Co-edited by Nduka Otiono and Chiji Akọma
This book delivers an admirably comprehensive and rigorous analysis of African oral literatures and performance.
Gathering insights from distinguished scholars in the field, the book provides a range of contemporary interdisciplinary perspectives in the study of oral literature and its transformations in everyday life, fiction, poetry, popular culture, and postcolonial politics. Topics discussed include folklore and folklife; oral performance and masculinities; intermediated orality, modern transformations, and globalisation; orality and mass media; spoken word and imaginative writing. The book also addresses research methodologies and the thematic and theoretical trajectories of scholars of African oral literatures, looking back to the trailblazing legacies of Ruth Finnegan, Harold Scheub, and Isidore Okpewho.
Ambitious in scope and incisive in its analysis, this book will be of interest to students and scholars of African literatures and oral performance as well as to general readers interested in the dynamics of cultural production.
Table of Contents
Introduction: A Heritage of African Oral Literary Performance Studies
Nduka Otiono and Chiji Akọma
Part I: Recapturing Tradition: The Oral Performance in Transition
- Elfrieda Binga’s “Berseba”: Constructing History and Identity in a Rural Namibian Village–Hein Willemse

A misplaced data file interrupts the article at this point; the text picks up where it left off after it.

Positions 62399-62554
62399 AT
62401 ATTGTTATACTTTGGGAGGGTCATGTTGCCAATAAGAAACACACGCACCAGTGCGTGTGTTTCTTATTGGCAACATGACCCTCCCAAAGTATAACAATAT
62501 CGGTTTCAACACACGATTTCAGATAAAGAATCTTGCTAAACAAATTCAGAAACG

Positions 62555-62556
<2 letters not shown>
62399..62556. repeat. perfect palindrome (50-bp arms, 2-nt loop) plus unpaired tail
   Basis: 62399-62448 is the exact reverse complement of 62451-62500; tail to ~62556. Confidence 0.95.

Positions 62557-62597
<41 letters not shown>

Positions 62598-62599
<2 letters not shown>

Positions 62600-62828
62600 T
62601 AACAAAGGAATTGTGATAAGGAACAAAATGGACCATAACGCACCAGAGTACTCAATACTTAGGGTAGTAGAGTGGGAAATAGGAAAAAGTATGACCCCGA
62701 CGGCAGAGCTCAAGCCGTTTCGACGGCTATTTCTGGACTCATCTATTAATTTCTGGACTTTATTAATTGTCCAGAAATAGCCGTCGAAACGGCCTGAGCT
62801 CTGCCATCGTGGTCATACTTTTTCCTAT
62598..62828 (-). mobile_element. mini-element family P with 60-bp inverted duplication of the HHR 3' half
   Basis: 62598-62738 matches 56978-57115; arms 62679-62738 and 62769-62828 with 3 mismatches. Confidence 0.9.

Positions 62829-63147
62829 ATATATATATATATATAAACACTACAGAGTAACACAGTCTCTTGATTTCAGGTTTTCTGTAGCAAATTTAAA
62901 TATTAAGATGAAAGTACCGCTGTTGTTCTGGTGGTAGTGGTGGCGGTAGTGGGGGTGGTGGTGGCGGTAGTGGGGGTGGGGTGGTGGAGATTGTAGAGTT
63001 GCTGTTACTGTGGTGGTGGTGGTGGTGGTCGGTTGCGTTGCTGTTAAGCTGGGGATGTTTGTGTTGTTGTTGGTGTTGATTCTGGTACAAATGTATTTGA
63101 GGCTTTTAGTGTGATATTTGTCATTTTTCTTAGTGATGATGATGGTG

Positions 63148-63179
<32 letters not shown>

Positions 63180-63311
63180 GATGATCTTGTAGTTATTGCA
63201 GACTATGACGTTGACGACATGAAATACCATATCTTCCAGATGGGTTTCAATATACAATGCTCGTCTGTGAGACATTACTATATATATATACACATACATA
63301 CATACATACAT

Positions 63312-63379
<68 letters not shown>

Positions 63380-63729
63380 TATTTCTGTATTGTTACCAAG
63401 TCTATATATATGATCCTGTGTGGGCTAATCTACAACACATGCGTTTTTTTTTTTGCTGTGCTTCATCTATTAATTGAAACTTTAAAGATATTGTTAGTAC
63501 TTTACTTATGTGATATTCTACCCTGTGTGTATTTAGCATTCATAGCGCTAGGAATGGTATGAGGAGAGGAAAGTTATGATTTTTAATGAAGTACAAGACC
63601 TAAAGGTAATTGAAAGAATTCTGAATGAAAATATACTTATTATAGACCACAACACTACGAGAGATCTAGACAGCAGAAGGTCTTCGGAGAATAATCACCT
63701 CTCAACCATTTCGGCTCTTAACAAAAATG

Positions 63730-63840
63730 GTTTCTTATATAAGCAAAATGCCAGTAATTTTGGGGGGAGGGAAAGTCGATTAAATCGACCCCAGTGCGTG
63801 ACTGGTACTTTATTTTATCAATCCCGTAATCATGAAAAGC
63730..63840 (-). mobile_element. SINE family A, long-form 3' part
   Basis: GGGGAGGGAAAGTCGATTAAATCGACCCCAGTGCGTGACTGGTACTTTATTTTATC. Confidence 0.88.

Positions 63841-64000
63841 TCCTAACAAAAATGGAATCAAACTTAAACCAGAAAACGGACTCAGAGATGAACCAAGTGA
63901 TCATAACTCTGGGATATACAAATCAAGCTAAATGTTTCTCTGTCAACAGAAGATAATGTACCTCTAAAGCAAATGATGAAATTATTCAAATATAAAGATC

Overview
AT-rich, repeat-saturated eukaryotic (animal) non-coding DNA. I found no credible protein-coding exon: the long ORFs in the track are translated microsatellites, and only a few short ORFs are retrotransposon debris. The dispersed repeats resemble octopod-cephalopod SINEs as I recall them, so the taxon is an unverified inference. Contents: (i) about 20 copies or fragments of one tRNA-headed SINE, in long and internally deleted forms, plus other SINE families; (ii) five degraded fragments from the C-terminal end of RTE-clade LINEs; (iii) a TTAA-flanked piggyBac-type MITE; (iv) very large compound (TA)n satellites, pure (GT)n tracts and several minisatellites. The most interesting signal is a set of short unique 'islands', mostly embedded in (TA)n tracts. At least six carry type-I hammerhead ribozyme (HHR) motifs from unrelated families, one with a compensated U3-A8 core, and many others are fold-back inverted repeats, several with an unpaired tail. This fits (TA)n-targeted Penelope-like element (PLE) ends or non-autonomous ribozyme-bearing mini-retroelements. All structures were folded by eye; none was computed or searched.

- “The Crocodile’s Wife”: Content and Communication Strategy in A Tale of Transformations–Ernst R. Wendland
- ‘The aged, the infirm and the effeminate’: Rhetorical Strategies in Election Rally Songs from Nigeria and Lesotho–Chris Dunton
- Orality, Masculinities and Narrative Strategies in The Arabian Nights—Nduka Otiono
- Translation of African Oral Narrative-performances to the Written Word–Harold Scheub
- Asiyefunzwa na Wazazi na Mzuka Swahili Supernatural Homiletics in an Age of Promiscuity–Aaron Rosenberg
- History, Mofolo’s Chaka, and the Postcolonial “Bastard”–Obiwu
- Globalisation of Sango: Wole Soyinka’s Adaptation of Oedipus at Colonus—Femi Euba
- African Verbal Arts Online: Intermediality and “Technauriture”–Daniela Merolla
- Writer-Reader Interaction in Newspaper Serial Writing in Tanzania: The Transformation of an Oral Storytelling Mode–Uta Reuster-Jahn
- The Manipulation of Verbal Folklore Genres in Mass Media Communication–Rosaleen O. B. Nhlekisana
- Go Fetisa Lekoalo/Beyond Literature: Orality, Poetry and Music in Post-apartheid Spoken Word Poetry–Raphael d’Abdon
- Isidore Okpewho – An Intellectual Portrait–F. Abiola Irele
- In Praise of Counter-Hegemony: Isidore Okpewho and the Alternative Discourse in African (Oral) Literature–James Tar Tsaaior
- Isidore Okpewho: Scholarship, Imaginative Writing, and the Assertion of the African Sensibility–J.O.J. Nwachukwu-Agbada
- Choosing Two Sides Equally: An Interview with Isidore Okpewho–Chiji Akọma